The FBI’s Art Heist Flimflam
Depending on how much you think “priceless” means, what’s probably the biggest art theft of all time took place 23 years ago this week at the Isabella Stewart Gardner Museum in Boston. The Federal Bureau of Investigation has led the search for the missing masterpieces ever since: a Vermeer, two Rembrandts, a Manet, a Degas, and eight less important works. More than two decades later, no arrests have been made. No art has been recovered. And when the Feds announced Monday that they had “new information” on the heist, no meaningful details were given.
The FBI is playing up the offer of a $5 million reward for information leading to the recovery of the stolen works. “They are crowd sourcing to try to get some tips from the public,” says Robert Wittman, himself a former FBI agent and an internationally recognized authority on art theft. “They want to use websites, digital billboards, Facebook, Twitter, all the social media, to get as many eyes as possible.” The announcement of “new information,” however vague, is what Wittman calls “a hook” to get attention. But after the paintings have spent so many years in the hands of careless criminals, he cautions, there may be little or nothing left of them.
The FBI statement Monday said some of the stolen art appears to have moved through Connecticut and Pennsylvania several years ago, but where it is now they don’t know. It said it has the identities of the original thieves, but did not reveal them and did not say why. When you visit the slick new FBI website devoted to the theft, however, the underlying message is pretty clear: the feds have about given up catching the bad guys. All they want is the art, and they’re ready to pay for it.
“Really we’re past the point of statute of limitations on this case,” the FBI’s Special Agent in Charge of the Boston Office Richard DesLauriers says flatly on one of the site’s video clips. “So we’re not particularly interested in at this point pursuing criminal charges against those who are responsible for the theft.”
In a separate clip Anthony Amore, who is now the museum’s security director, refers to the reward being put up by the Gardner: “We stand behind these offers that we’re making and I can’t say it any more clearly than that.” Some reports have estimated the works’ value at $500 million, but that’s irrelevant, says Amore. They can never be sold on the open market and they can’t be replaced. (Only 36 Vermeers exist anywhere in the world.) If you want to exchange those paintings for cold cash, the amount of the reward, or ransom, if you like, is the going price.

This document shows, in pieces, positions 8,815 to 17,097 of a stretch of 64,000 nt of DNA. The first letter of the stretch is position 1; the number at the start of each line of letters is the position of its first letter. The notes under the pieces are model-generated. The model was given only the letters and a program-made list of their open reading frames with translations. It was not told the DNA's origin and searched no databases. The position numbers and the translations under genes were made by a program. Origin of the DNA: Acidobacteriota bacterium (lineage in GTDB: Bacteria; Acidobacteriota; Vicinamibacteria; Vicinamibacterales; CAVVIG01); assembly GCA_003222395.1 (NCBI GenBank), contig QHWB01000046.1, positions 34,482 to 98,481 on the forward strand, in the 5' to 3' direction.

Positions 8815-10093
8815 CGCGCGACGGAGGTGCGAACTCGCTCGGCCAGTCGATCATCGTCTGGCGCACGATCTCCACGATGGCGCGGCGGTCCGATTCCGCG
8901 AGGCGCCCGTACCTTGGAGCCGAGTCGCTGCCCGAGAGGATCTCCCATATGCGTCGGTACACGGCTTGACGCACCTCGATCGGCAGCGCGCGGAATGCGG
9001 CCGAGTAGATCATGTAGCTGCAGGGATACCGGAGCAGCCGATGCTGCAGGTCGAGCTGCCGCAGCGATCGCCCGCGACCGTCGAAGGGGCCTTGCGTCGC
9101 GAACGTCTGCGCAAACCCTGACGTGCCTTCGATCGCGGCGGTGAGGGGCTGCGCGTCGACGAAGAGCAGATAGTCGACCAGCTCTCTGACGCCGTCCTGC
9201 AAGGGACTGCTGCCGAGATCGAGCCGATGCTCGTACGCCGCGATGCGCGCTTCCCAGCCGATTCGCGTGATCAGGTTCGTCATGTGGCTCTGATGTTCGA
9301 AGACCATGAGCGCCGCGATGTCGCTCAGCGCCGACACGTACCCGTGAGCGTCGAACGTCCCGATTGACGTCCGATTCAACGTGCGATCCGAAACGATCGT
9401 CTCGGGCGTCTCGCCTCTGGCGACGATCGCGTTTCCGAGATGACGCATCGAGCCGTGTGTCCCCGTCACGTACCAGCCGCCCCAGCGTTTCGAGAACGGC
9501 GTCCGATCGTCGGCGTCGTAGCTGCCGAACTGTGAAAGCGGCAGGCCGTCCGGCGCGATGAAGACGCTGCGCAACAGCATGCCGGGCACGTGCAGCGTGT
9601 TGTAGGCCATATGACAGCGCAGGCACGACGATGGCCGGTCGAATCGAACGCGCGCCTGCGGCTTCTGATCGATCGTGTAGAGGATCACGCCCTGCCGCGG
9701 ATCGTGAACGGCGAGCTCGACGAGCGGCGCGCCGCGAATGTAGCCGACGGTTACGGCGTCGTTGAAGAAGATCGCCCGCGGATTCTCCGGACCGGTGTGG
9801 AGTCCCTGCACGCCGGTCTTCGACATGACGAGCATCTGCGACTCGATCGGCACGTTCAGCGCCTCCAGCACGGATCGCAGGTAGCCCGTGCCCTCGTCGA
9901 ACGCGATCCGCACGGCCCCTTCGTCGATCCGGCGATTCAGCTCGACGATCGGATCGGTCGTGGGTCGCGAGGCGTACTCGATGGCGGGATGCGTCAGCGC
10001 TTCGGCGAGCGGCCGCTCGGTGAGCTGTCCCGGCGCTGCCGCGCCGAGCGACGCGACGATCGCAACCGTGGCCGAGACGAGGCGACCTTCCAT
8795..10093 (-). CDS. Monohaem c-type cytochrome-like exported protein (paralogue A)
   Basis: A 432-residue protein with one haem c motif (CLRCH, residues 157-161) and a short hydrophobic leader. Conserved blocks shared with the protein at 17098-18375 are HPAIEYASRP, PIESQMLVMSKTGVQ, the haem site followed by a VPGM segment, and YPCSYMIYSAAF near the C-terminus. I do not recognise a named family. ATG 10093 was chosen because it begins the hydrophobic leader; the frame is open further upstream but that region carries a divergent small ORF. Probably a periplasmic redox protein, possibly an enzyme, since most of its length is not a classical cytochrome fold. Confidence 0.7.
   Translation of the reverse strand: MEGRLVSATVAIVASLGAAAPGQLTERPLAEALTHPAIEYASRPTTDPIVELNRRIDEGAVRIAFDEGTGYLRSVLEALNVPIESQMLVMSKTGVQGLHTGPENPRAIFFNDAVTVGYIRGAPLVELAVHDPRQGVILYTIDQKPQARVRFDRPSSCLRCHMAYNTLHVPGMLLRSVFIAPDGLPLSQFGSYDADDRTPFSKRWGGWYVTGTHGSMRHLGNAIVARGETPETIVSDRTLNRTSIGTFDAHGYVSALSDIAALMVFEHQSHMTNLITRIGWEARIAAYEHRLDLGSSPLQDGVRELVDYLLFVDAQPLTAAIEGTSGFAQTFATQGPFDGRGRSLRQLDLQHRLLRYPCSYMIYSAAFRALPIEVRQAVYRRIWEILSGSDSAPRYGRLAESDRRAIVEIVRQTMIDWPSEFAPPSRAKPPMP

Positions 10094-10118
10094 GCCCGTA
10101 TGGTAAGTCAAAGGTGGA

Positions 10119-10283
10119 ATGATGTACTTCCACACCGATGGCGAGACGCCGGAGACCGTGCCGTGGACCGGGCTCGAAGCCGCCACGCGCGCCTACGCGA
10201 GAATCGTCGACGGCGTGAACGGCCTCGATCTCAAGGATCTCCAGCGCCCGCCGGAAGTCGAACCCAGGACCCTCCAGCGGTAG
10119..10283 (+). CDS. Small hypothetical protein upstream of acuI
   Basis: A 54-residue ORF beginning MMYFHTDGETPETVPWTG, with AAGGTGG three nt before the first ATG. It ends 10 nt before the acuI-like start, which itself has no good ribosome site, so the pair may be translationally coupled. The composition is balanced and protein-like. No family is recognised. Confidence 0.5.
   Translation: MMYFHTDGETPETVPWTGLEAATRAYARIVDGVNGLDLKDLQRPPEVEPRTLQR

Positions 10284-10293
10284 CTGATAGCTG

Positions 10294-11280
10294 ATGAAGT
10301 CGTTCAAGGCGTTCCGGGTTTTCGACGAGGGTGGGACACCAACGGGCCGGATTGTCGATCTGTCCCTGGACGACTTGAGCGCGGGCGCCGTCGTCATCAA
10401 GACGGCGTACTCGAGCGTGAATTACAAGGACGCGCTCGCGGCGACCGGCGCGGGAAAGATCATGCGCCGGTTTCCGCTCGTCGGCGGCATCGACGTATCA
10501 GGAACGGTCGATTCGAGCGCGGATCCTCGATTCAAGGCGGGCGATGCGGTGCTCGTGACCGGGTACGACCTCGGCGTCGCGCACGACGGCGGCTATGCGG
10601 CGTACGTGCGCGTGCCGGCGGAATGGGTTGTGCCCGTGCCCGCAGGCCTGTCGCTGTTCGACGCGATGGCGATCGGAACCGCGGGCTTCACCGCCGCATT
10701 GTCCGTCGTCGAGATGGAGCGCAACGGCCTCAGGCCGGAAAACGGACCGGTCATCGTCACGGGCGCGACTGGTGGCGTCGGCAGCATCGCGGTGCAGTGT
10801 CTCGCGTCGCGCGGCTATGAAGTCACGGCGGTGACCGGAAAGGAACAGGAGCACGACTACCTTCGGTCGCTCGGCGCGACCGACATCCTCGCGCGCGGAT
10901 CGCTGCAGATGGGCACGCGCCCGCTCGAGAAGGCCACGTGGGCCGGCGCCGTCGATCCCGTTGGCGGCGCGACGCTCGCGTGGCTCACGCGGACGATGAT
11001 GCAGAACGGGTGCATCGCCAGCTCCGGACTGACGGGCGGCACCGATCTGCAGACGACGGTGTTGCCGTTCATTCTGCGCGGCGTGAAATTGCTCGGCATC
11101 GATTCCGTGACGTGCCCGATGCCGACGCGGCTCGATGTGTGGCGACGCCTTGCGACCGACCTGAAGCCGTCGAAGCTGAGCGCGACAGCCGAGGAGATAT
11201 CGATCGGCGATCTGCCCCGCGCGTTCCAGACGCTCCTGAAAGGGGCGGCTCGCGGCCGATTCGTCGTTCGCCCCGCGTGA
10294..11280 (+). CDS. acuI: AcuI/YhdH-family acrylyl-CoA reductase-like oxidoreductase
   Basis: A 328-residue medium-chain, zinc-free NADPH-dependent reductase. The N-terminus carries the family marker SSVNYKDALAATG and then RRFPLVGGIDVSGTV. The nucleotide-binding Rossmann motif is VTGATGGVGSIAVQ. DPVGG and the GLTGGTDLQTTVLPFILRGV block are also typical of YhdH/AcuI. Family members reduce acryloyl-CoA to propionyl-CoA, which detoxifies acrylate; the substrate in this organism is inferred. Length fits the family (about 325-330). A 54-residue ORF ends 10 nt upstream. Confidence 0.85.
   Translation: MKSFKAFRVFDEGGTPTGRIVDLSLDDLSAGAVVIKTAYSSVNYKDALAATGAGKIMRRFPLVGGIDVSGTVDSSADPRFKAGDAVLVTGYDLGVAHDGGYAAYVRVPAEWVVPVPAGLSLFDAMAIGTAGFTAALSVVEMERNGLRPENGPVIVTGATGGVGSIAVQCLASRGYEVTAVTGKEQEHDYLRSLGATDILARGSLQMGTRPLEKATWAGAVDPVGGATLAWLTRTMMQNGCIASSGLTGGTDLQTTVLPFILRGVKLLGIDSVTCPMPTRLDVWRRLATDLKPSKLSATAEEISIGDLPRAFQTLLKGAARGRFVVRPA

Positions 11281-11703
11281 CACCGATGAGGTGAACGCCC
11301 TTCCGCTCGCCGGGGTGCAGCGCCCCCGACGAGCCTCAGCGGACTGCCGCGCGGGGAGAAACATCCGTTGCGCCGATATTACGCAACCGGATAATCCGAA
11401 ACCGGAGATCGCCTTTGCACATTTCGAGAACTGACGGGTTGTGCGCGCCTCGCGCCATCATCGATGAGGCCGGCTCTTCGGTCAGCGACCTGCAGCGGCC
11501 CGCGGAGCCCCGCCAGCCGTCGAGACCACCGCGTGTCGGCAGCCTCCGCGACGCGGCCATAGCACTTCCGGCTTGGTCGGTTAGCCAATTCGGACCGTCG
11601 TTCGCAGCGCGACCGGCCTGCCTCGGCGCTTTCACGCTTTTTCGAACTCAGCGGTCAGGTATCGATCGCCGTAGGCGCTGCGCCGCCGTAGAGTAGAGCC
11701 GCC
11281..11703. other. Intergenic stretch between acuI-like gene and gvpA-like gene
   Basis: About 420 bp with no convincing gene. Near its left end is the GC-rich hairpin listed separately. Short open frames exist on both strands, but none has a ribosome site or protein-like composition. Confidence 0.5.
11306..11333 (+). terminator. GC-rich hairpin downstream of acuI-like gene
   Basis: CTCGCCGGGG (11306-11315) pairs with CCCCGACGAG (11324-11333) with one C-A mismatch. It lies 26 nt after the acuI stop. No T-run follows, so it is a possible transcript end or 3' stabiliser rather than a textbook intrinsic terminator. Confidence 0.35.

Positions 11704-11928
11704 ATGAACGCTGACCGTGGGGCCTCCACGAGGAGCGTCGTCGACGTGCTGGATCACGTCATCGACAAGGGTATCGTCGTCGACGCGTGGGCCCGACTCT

Wittman, who was the FBI’s main undercover agent working art theft cases until 2008, thinks that many of the works stolen from the Gardner may never be recovered, or will be found in such bad condition they’ll have gone from priceless to worthless. “Any time that paintings are stolen and they are cut out of their frames, unless you effect a very quick recovery, it has been my experience that those paintings deteriorate very quickly,” Wittman said on the phone from Pennsylvania, where he now runs an art security company. As Old Master paintings are bent or rolled, the paint cracks and drops off. “Thieves hide them behind refrigerators, they hide them in closets,” says Wittman, “there are very few environmental controls.”
From 2006 to 2008, Wittman carried out an FBI undercover investigation targeting a group of criminals in southern France who had their hands on several stolen paintings, including Picassos. As he writes in his book, Priceless: How I Went Undercover to Rescue the World’s Stolen Treasures, when people connected with the mob there began to trust him they offered to sell the two most important works stolen from the Gardner: the Vermeer and a Rembrandt seascape, which is the only one the artist is known to have painted.
There was no discussion with the French criminals about how they’d gotten the paintings, if indeed they had them at all. But both had been taken out of their frames still on the stretchers, “so there is a possibility those could be okay,” says Wittman. “Those that were cut out, nobody has heard anything about them.”
In the end, in 2008, jurisdictional issues blew the investigation, says Wittman. He had gained the confidence of his key contacts at meetings in Miami and Spain, but the French would not allow him to work undercover on their turf. When Wittman tried to hand the investigation over to a French agent, the criminals got suspicious and the deal fell through. Eventually other works from other heists were recovered in France, but no one saw the paintings from the Gardner. So the search goes on.